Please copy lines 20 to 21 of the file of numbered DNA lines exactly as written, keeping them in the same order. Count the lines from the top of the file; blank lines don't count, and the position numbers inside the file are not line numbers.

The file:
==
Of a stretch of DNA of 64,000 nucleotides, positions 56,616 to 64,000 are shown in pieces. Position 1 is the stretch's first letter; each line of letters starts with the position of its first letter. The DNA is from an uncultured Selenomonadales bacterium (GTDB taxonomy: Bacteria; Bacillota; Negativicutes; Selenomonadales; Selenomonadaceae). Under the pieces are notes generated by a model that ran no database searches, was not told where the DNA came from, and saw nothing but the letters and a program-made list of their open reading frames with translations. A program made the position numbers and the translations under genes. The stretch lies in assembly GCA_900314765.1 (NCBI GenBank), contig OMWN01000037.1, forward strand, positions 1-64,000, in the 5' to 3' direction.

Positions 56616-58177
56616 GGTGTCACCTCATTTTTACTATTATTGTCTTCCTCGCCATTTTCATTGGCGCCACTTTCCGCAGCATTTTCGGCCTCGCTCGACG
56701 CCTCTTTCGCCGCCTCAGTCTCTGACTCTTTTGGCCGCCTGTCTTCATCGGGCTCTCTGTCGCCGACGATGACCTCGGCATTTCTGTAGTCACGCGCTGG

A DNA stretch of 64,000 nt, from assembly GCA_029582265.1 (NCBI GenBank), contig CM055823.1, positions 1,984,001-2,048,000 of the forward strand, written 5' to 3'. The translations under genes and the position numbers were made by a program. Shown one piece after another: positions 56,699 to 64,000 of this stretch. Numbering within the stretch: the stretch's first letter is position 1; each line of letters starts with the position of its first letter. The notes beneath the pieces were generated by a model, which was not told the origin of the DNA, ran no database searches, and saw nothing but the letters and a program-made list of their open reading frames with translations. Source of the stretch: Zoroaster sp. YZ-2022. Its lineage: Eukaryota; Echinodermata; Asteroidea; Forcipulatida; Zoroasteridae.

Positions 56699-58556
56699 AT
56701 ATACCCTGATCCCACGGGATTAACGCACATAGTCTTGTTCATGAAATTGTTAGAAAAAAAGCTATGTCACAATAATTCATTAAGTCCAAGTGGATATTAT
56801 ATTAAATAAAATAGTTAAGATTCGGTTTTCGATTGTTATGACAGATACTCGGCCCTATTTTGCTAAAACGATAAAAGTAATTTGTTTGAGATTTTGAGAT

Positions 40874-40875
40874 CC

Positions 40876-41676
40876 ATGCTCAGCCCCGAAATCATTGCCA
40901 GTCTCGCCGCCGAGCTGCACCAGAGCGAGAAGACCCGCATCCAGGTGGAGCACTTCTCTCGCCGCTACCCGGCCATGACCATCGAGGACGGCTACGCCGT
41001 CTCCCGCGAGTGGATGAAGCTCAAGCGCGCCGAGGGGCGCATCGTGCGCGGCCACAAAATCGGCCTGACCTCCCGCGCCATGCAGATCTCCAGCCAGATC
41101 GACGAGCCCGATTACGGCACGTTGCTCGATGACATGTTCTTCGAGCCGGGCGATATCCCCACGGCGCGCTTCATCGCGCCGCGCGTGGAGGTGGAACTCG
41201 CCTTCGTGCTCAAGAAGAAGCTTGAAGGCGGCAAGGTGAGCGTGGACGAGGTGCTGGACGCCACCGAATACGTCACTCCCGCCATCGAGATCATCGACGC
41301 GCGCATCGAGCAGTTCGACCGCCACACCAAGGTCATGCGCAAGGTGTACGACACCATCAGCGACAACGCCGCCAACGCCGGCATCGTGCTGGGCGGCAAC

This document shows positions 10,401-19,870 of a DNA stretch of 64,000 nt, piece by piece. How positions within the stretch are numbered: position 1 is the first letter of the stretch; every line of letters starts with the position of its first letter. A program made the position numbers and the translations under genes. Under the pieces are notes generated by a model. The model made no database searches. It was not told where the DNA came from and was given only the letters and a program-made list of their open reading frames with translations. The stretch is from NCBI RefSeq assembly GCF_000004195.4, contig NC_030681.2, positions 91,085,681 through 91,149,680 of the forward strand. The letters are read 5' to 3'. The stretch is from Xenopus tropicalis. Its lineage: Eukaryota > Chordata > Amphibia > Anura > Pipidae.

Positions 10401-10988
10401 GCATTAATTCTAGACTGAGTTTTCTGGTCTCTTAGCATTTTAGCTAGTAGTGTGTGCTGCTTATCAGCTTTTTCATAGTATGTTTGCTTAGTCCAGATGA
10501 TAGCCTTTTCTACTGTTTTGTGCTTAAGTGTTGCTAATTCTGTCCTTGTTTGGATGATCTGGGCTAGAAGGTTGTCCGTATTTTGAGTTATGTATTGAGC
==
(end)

Positions 10401-10988
10401 GCATTAATTCTAGACTGAGTTTTCTGGTCTCTTAGCATTTTAGCTAGTAGTGTGTGCTGCTTATCAGCTTTTTCATAGTATGTTTGCTTAGTCCAGATGA